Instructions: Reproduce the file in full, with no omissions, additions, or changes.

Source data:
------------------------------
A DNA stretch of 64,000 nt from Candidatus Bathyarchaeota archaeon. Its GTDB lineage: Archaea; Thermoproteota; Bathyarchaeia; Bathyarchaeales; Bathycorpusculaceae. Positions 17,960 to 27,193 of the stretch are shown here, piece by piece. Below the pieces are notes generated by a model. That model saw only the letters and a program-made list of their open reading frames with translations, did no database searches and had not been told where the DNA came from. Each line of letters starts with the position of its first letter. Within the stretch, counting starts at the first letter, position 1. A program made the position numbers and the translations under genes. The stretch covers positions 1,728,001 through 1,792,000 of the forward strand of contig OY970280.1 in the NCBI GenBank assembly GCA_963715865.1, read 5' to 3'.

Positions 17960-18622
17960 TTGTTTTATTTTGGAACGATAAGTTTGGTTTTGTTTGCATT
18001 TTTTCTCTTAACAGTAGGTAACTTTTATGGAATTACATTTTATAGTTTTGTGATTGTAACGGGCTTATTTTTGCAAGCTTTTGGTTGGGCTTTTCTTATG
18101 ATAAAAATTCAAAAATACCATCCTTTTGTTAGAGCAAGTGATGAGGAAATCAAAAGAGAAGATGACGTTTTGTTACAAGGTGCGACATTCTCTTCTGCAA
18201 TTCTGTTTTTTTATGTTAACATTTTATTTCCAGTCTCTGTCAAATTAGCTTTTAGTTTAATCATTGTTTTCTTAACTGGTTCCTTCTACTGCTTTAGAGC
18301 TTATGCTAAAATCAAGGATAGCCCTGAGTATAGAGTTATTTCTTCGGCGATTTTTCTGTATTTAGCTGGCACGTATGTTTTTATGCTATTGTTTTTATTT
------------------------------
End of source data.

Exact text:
A DNA stretch of 64,000 nt from Candidatus Bathyarchaeota archaeon. Its GTDB lineage: Archaea; Thermoproteota; Bathyarchaeia; Bathyarchaeales; Bathycorpusculaceae. Positions 17,960 to 27,193 of the stretch are shown here, piece by piece. Below the pieces are notes generated by a model. That model saw only the letters and a program-made list of their open reading frames with translations, did no database searches and had not been told where the DNA came from. Each line of letters starts with the position of its first letter. Within the stretch, counting starts at the first letter, position 1. A program made the position numbers and the translations under genes. The stretch covers positions 1,728,001 through 1,792,000 of the forward strand of contig OY970280.1 in the NCBI GenBank assembly GCA_963715865.1, read 5' to 3'.

Positions 17960-18622
17960 TTGTTTTATTTTGGAACGATAAGTTTGGTTTTGTTTGCATT
18001 TTTTCTCTTAACAGTAGGTAACTTTTATGGAATTACATTTTATAGTTTTGTGATTGTAACGGGCTTATTTTTGCAAGCTTTTGGTTGGGCTTTTCTTATG
18101 ATAAAAATTCAAAAATACCATCCTTTTGTTAGAGCAAGTGATGAGGAAATCAAAAGAGAAGATGACGTTTTGTTACAAGGTGCGACATTCTCTTCTGCAA
18201 TTCTGTTTTTTTATGTTAACATTTTATTTCCAGTCTCTGTCAAATTAGCTTTTAGTTTAATCATTGTTTTCTTAACTGGTTCCTTCTACTGCTTTAGAGC
18301 TTATGCTAAAATCAAGGATAGCCCTGAGTATAGAGTTATTTCTTCGGCGATTTTTCTGTATTTAGCTGGCACGTATGTTTTTATGCTATTGTTTTTATTT